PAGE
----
pavonis mons

A hole in Mars

What created this unusual hole in Mars? The hole was discovered by chance in 2011 on images of the dusty slopes of Mars' Pavonis Mons volcano taken by the HiRISE instrument aboard the robotic Mars Reconnaissance Orbiter currently circling Mars. The hole appears to be an opening to an underground cavern, partly illuminated on the image right. Analysis of this and follow-up images revealed the opening to be about 35 meters across, while the interior shadow angle indicates that the underlying cavern is roughly 20 meters deep. Why there is a circular crater surrounding this hole remains a topic of speculation, as is the full extent of the underlying cavern. Holes such as this are of particular interest because their interior caves are relatively protected from the harsh surface of Mars, making them relatively good candidates to contain Martian life. These pits are therefore prime targets for possible future spacecraft, robots, and even human interplanetary explorers.

Image credit: NASA, JPL, U. Arizona

east tharsis region of mars, photographed by mars express, 17th july 2014.

below centre is ascraeus mons, the northernmost of the tharsis montes - below and left is pavonis, and below and left of that is arsia mons. at far right, level with pavonis mons, are the western valles marineris (i think they’re filled with cloud or fog).

8 images from the visual monitoring camera (basically a webcam stuck on the spacecraft, repurposed to give a low resolution overview of the planet).

image credit: esa. animation: ageofdestruction.

Pavonis Mons on Mars

Pavonis Mons, rising roughly 12 km above the surrounding plains, is the central volcano of the three ‘shield’ volcanoes that comprise Tharsis Montes. Gently sloping shield volcanoes are shaped like a flattened dome and are built almost exclusively of lava flows. The dramatic features visible in the colour image are located on the south western flank of the volcano. Researchers believe these are lava tubes, channels originally formed by hot, flowing lava that forms a crust as the surface cools. Lava continues to flow beneath this hardened surface, but when the lava production ends and the tunnels empty, the surface collapses, forming elongated depressions. Similar tubes are well known on Earth and the Moon. Pit chains, strings of circular depressions thought to form as the result of collapse of the surface, are also visible within the colour image.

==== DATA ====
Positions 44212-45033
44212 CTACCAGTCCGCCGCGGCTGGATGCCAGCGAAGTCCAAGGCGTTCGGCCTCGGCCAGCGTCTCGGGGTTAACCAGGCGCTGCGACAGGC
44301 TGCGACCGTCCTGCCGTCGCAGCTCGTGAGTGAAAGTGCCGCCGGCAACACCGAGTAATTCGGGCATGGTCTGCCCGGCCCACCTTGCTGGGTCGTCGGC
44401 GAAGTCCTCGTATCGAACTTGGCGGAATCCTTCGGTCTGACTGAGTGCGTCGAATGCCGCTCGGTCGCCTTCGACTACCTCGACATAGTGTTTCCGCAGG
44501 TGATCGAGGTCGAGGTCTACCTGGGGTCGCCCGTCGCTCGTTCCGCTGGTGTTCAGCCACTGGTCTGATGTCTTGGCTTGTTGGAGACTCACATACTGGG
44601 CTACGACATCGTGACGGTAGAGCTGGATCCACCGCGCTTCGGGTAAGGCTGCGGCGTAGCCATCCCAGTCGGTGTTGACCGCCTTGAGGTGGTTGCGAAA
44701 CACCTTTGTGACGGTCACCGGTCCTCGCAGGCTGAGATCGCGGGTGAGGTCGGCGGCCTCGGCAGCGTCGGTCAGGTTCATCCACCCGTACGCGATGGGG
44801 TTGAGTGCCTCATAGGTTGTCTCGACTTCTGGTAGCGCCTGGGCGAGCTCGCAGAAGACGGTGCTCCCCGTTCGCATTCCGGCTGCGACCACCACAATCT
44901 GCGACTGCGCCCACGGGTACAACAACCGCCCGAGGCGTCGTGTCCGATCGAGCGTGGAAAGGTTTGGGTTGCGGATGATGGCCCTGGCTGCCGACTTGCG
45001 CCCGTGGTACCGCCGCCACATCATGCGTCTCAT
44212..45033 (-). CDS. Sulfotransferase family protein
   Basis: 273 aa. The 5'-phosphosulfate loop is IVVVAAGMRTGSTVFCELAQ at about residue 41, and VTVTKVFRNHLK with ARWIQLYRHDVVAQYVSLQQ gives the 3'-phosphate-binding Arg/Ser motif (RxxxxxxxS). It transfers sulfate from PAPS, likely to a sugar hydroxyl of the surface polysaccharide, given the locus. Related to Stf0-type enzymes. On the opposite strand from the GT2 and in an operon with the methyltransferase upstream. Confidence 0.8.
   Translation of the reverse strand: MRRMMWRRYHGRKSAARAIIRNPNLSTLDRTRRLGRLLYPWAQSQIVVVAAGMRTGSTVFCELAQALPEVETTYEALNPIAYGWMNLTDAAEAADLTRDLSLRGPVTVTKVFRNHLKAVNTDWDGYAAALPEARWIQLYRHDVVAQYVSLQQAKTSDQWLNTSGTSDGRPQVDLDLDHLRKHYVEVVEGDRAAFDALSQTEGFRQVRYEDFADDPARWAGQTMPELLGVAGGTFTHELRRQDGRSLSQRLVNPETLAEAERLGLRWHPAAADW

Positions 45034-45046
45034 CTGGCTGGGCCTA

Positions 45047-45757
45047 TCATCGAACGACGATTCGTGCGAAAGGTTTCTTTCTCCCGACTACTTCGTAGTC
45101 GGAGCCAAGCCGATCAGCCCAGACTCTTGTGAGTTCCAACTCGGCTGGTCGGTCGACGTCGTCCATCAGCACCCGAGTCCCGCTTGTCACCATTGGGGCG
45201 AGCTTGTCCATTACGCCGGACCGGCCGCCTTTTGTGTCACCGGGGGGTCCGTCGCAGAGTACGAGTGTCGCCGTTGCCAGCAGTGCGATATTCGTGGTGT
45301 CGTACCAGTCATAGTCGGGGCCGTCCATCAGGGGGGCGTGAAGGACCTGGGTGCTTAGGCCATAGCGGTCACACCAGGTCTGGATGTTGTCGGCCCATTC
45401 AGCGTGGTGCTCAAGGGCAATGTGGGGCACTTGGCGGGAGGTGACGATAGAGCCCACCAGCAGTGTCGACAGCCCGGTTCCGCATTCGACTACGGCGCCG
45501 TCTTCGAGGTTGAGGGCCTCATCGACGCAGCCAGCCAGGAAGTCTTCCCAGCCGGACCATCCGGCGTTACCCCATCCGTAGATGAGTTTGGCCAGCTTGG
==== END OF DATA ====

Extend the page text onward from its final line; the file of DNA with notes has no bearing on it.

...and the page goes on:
Credits:ESA/DLR/FU Berlin (G. Neukum)

tharsis region of mars, photographed by mars express, 25th september 2014.

4 of mars’ best known volcanoes are visible: at top, near the terminator, olympus mons. at far right, in a line, ascraeus (top), pavonis (middle), and arsia mons (bottom). we have a slightly better view of the south polar region than the north, but this date (Ls 202.6) is early in the southern autumn, so the polar cap is not at its greatest extent.

10 images, playing forward then back in a loop. have slightly brightened the nightside to show the whole disc of the planet.

image credit: esa. animation: ageofdestruction


The Flaming Lips - Approaching Pavonis Mons by Balloon (Planetia Utopia)